“You know, growing up in the community,” he said before the program, “[some of the Nisei and older Sansei] would say, ‘well, the young ones that were born there [in camp], they were too young to remember anything’…And I always thought that was not exactly accurate. That generation of the survivors…they’re leading the charge here…And they are giving permission to every other generation to actually have the conversation about what it was, to talk about it with their families, the trauma and the shame.”
Camp Harmony and Minidoka survivor Paul Tomita is one of those survivors. “It hits home. And we as JA, we do have the moral authority, because you know, I was there. I can actually say, I was there, and I didn’t like it, by the way. They took us [when I was] 3 and 4, so I personally don’t remember Puyallup, but I do remember Minidoka.” He pointed fiercely at the Detention Center, just yards behind the chain link fence around the crowd. “You would think that America would learn in these 78 years not to do this again.”
Reverend Karen Yokota Love brought a multiethnic group of 25 attendees from her congregation in Seattle. Love said that she represented her family members who were incarcerated, but also the Japanese American United Methodist Caucus.
Tacoma artists Anida Yoeu Ali and Masahiro Sugano attended the protest ”[as] a family who’s both Japanese and Khmer,” said Ali. “We need to stand up for each other, because the Khmer community are currently facing extreme deportations.”
“When we were living in Cambodia,” added Sugano, “we met quite a few of them who were detained here, prior to their deportation. We know how this kind of facility separates families, and it’s not necessary.”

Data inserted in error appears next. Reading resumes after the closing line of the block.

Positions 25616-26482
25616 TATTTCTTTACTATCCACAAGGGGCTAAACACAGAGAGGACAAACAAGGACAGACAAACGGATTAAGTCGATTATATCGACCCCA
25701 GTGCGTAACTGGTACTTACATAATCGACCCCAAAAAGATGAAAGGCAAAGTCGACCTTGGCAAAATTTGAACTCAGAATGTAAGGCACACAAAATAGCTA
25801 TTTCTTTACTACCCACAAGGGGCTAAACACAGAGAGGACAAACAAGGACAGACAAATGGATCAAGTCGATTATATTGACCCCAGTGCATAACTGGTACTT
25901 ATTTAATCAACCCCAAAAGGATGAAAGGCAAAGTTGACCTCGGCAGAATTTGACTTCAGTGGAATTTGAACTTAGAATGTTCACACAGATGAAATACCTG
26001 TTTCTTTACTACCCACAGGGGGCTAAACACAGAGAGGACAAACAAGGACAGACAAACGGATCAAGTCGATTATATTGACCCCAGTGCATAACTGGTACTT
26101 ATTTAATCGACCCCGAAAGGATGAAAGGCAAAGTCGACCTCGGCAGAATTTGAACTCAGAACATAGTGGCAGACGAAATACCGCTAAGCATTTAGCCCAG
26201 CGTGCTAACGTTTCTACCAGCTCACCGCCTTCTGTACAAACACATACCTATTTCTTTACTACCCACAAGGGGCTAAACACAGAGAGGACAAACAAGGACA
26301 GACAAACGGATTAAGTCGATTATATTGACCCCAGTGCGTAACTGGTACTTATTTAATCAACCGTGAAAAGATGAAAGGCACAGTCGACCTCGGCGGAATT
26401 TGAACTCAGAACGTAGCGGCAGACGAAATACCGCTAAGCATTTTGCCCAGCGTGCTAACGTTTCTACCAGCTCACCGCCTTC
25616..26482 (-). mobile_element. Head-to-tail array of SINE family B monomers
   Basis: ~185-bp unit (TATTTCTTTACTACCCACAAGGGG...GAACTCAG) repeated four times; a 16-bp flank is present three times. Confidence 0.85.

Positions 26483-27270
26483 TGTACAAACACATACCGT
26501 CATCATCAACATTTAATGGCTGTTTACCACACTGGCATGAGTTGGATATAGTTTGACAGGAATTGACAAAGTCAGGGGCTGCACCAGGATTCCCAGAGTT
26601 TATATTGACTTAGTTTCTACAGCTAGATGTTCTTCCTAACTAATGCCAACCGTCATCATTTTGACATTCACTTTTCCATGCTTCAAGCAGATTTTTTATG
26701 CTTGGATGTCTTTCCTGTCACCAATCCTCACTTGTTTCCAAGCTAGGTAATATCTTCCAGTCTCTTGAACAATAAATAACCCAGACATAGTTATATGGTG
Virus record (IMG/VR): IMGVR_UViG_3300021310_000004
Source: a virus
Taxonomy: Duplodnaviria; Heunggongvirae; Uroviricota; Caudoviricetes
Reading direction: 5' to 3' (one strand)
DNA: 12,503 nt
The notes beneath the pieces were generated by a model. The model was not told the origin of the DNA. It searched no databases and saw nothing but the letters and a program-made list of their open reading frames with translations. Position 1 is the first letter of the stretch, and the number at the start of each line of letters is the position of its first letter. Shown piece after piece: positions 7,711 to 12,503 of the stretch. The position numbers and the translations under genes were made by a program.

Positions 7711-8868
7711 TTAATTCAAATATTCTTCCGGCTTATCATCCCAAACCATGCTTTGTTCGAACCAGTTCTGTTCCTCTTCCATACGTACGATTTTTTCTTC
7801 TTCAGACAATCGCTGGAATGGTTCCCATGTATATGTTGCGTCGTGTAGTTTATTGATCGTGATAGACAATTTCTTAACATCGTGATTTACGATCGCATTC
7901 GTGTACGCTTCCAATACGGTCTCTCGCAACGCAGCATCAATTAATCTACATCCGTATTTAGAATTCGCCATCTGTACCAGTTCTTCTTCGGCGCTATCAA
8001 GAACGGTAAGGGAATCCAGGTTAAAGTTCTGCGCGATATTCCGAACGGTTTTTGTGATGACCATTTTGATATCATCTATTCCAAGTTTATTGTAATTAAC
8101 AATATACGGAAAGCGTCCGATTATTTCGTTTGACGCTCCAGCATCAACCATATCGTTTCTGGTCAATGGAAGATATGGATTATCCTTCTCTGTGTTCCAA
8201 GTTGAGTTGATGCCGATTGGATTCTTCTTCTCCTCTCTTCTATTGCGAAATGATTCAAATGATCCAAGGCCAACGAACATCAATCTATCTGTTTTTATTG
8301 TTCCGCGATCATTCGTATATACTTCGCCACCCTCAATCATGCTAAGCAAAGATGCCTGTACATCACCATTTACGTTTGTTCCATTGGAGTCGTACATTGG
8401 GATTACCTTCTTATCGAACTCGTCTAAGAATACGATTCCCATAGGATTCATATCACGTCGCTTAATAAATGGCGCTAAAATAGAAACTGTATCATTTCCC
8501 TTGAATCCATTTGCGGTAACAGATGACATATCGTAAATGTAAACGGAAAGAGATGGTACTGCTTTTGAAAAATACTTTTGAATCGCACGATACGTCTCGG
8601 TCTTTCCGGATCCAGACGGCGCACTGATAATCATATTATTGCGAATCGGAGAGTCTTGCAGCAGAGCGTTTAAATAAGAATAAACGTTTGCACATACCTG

Yonsei artist Kayla Isomura, known for her powerful artwork, the “Suitcase Project,” brought a group of friends from the Vancouver area of Canada. She called the protest “eye-opening.”
Seattle JACL President Stan Shikuma, who emcee’d the program, concluded with a call to action. “It takes a lot of courage and it takes a lot of stamina to come out and stand out here all this time. And I also want to say that while I admire and appreciate and love all of you [here] for that – it’s not enough,” he said. “I’m asking you to do more.” He drew connections between slavery for African Americans, Native American “boarding schools” and immigrant detention. He also reminded the crowd of La Resistencia’s ongoing actions, about the nationwide work of the Detention Watch Network, about the ongoing legislative advocacy needed to ban all private prisons like the NWDC in Washington State.
“The goal is to end all incarceration,” Shikuma said. He and other organizers tried to deliver a letter inside the NWDC, listing demands for “decent, humane care” for all imprisoned there. He and other organizers were asked to leave. “It was confirmed later,” event volunteer Vince Schleitwiler said, “that the taiko drums could be heard from inside the facility.”
Overall, it was a Day of Remembrance like few others – except, perhaps, the first one at Camp Harmony in 1978. Densho director Tom Ikeda noted that the NWDC crowd stood not only within a few miles of the Puyallup Fairgrounds, but also within sight line of Union Station, where the Tacoma Japanese Americans were evicted in 1942. “[But] Day of Remembrance was always political,” said Frank Abe, one of the main 1978 organizers. “We called it ‘Remembrance’ but that was to create a safe space for the Nisei to feel comfortable coming out. [It was] always about redress…But this has the same feel… it was about taking action.”